With an instantaneous bandwidth of 164 megahertz in both the uplink and downlink paths, the system can simultaneously accommodate every active band (700 MHz, 850 MHz, 1900 MHz and 2100 MHz) used by the four major wireless carriers, with bandwidth remaining to provide network backhaul at 1 Gb/s as well as Wi-Fi capability. Wi-Fi traffic is completely isolated from the cellular network signals to ensure security. www.daliwireless.com
L-com has added two HyperLink DAS sectorial antennas. The HG72710XP-065 provides 10 dBi gain, 65 degrees of coverage and features two independent antennas with cross polarization. This feature doubles the wireless capacity over the same channels. The HG72714P-090 is vertically polarized and features 90 degrees of coverage. A single N-Female connector to the antenna’s internal combiner simplifies installation because only one coax cable is required to be sent to the antenna. Both antennas feature bandwidths in frequencies ranging from 698-960/1710-2700 MHz, UV resistant radomes for all-weather operation and heavy-duty steel mounting brackets. www.L-com.com
Fire Island, situated just off Long Island, N.Y., never had good cell phone coverage. And after Superstorm Sandy finished with the outer barrier island late in October 2012, the landline phone network didn’t look too good either.
“They had an outdated wireline network in place and the island has no room for a cell tower. After Sandy hit, the operator looked at the situation and decided there would not be a sufficient ROI from replacing the copper network,” Tyler Hanson, wireless product manager, TE Connectivity, told DAS Bulletin. “As a result, they decide to deploy a DAS network, which could help serve both the wireline network, as well as the wireless network.”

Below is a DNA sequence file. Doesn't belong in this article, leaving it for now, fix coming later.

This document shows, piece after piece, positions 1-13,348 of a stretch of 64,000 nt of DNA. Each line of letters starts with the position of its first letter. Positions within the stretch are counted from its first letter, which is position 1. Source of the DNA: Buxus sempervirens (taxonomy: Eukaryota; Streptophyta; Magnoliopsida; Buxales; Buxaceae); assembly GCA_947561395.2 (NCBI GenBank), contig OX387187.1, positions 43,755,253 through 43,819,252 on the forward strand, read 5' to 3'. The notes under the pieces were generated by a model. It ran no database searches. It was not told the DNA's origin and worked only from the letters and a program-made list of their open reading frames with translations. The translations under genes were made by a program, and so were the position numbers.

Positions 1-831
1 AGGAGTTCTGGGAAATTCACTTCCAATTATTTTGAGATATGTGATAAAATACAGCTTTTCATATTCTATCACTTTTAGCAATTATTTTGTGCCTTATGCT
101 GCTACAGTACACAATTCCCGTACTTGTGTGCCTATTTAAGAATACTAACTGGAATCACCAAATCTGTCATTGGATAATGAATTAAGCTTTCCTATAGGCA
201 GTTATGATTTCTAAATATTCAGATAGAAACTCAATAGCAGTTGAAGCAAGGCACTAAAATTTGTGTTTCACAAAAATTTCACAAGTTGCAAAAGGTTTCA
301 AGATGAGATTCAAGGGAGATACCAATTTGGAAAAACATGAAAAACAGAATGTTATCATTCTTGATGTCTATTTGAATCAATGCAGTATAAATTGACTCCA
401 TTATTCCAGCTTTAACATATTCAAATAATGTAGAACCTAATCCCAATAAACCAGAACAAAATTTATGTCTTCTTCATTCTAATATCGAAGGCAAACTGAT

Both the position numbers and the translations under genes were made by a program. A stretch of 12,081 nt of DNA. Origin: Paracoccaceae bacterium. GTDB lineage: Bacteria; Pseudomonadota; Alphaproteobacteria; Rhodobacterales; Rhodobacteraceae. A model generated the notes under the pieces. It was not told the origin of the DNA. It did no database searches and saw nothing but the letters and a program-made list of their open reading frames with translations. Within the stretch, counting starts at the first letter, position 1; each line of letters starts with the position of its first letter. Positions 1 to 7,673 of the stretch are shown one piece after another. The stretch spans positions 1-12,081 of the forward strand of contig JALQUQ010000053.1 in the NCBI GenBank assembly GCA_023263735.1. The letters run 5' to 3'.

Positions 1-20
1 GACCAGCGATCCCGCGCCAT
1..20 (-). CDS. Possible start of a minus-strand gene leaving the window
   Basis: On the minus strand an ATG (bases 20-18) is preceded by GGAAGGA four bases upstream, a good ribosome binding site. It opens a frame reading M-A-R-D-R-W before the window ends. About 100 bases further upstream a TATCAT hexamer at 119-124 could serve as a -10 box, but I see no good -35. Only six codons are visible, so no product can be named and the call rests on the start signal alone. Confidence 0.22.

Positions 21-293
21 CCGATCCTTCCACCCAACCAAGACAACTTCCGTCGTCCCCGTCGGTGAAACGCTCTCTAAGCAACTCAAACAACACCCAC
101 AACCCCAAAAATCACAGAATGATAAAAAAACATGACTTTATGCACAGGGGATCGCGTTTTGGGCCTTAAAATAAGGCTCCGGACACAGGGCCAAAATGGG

Deploying DAS solved multiple problems. The operator is able to use DAS as a backhaul to the wireline equipment. Remote units are distributed on light poles throughout the island, providing adequate cell phone coverage where there once was little. But it took some time for the island to come back from Sandy.
The 8.8-square-mile island took the brunt of the storm, which literally ripped a hole right through it, and it wasn’t until March that the Army Corps of Engineers began to clear the debris. On March 12, Kristin Thorne, reporter for WABC said, “If you look around Fire Island, it seems like Superstorm Sandy hit just yesterday.”
TE’s DAS equipment began to be deployed early in May this year, and while it’s still a work in progress in terms of full deployment, the critical areas now have communications.
“One of the challenges to deploying the DAS is space. There is no room to build additional shelters,” Hanson said. “We had to consolidate all the base stations into what space was available. With the TE equipment being digital we can go a long way from our base station hotel to each remote.”
A residential location for little more than 200 people, Fire Island is a vacation destination that pulls in crowds all summer as the home of a National Park Service seashore preserve. It is beloved because of its beaches and rustic accommodations. It has few roads, and access is mostly via boardwalks. And now, thanks to DAS, it has both wireline and wireless communications.
The industry lost the ninth climber, Aug. 12, to fall from a tower in 2013 and the fifth since July 10, in Coats, N.C.
John Dailey, 49, Silvester, Ga., lost his balance while attempting to attach a carabiner from his safety harness to the tower, according to a report on WTVD. He fell 200 feet and was pronounced dead on the scene.
Dailey, who was working with one other climber, was employed by Transit PM, Duxbury, Mass.